Rabbi Rachel Miller Solomin wrote in Tablet Magazine last week about her process of intentionally ending a close friendship with a male friend for the sake of her relationship with her husband. I respect her right to set whatever boundaries she needs to set in her friendships. At the same time, I strongly disagree with her reasons in defense of this decision.
She calls her friendship with Nick “imprudent” and claims, “I had to dial back my friendships with men for the sake of my marriage.” I would like to share a different set of assumptions and values that shape my own constellation of intimacy and emotional support.
I connect with my friends as people, actively navigating gender dynamics but not being constrained by them.
A strong narrative of assumed heterosexuality runs through Rachel’s story, both in the way she talks about herself and in the way she talks about the men in her life. Instead of sorting through “people I might be attracted to” and “people I will not be attracted to” on a case-by-case basis, she uses gender as a shortcut for forming those categories. Why can’t we just connect with people and see what connection works best for the two of us? Actively addressing and learning about our different experiences of gender and sexuality may be a part of learning about each other and working to become close to each other, but gender in itself need not be a barrier to meaningful relationships of any kind.
I value a distinction between sexual exclusivity and emotional exclusivity.
Rachel explained her move toward emotional exclusivity: “I’m a little more discreet in my friendships with women, too, since I got married. I don’t unburden myself to my female friends either as often or in as detailed a way as I did in the past…Confession can be sexy, and dangerous.” I have learned from people who practice or identify with different forms of polyamory and open relationships about the language of having a “primary” partner. Two people can be each other’s primary emotional partner and not necessarily be exclusive emotional companions. Just as it’s possible to kiss someone and intentionally avoid having sex with them, it’s also possible to nourish emotional intimacy with someone and not have sex with them. I can enjoy deep emotional connection with many wonderful, brilliant, loving, and inspiring people and be confident that my partnership is still special and sexy in its own unique ways.
I value time spent connecting with friends just the two of us, with no one else around.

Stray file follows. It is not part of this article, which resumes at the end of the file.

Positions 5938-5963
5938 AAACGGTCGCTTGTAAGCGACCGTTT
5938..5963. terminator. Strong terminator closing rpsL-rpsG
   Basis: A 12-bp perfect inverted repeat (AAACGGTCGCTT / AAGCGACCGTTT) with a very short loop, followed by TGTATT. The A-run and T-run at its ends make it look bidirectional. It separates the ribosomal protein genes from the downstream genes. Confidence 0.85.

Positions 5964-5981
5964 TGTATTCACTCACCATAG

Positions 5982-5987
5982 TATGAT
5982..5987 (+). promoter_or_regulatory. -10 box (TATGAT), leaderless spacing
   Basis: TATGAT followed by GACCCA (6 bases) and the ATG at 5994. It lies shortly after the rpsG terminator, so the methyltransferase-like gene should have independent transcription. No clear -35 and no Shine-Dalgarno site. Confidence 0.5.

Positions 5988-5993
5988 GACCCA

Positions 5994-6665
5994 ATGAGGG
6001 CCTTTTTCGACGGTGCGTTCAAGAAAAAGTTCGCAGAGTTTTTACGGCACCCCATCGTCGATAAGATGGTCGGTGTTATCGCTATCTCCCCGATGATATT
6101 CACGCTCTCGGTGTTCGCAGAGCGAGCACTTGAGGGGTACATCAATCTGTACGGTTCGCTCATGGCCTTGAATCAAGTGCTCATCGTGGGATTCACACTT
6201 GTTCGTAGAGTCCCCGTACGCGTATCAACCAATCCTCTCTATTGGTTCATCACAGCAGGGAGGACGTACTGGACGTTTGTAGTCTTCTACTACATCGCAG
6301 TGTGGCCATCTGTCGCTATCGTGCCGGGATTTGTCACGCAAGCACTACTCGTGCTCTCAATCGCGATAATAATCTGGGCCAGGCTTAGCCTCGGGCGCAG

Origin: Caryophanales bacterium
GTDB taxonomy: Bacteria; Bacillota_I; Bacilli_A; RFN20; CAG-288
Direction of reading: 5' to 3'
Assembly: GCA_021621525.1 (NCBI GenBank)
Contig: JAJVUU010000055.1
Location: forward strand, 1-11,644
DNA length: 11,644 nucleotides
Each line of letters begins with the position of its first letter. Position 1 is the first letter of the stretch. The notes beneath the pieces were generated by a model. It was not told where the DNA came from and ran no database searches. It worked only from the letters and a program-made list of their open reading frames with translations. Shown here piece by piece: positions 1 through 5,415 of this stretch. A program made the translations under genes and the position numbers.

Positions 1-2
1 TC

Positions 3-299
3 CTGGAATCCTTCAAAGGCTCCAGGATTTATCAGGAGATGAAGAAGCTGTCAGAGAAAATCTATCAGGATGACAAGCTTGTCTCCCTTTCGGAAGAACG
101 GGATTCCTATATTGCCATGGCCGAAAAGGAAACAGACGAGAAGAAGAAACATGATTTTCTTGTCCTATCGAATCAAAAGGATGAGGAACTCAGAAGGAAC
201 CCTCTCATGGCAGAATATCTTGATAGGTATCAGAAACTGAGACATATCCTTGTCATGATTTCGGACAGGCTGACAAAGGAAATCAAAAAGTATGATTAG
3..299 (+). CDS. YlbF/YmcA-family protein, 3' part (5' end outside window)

The turning point for Rachel was when she realized she wanted to see Nick alone, without her husband joining them, because “I was longing to pour out my heart to someone.” She said she wanted her husband to be her “primary confidant,” although in this situation, it seems she is making her husband her only confidant. Personally, I could not survive without time alone with my close friends. And I always want my partner to get the same with his close friends. Ideally, we could both spend time with other people (and pour our hearts out to them) on a weekly basis, if not more often. We continue to be each other’s “primary” confidant in the true sense of the word: of all the time I spend pouring out my heart to someone, it’s primarily to my partner. But frequently it’s to someone else. And that’s essential for both my personal survival and for the health of our partnership, in no uncertain terms.
I respect privacy, but I don’t keep secrets.
Rachel says her marriage needs to have only “shared secrets” and that it feels “dangerous” to be with Nick because he knows “the secret me.” I’ve had a relationship in the past in which we kept secrets with and for each other—and that was dangerous. I share my private thoughts and struggles with my partner—and with my family and with my close friends. Furthermore, I know I have consent from my partner to discuss the ups and downs of our relationship with my close friends. When something particularly difficult or touchy or private comes up, I often check in with him about which of my friends he is comfortable with me going to for further discussion of the issue. And the more I can discuss and reflect and process our relationship with other people, the more clarity and confidence I have when I return home to continue the work of building our partnership together.
My close friendships support and strengthen my romantic relationship.
Rachel’s story paints a picture in which her friendships threaten her marriage—their intimacy, disclosure to each other and the ability to understand each other. In my experience, friendships can actually support, and in fact strengthen, all of those aspects of partnership. My close, intimate, powerful friendships make my relationship closer, more intimate, and more powerful. And they make my life awesome.
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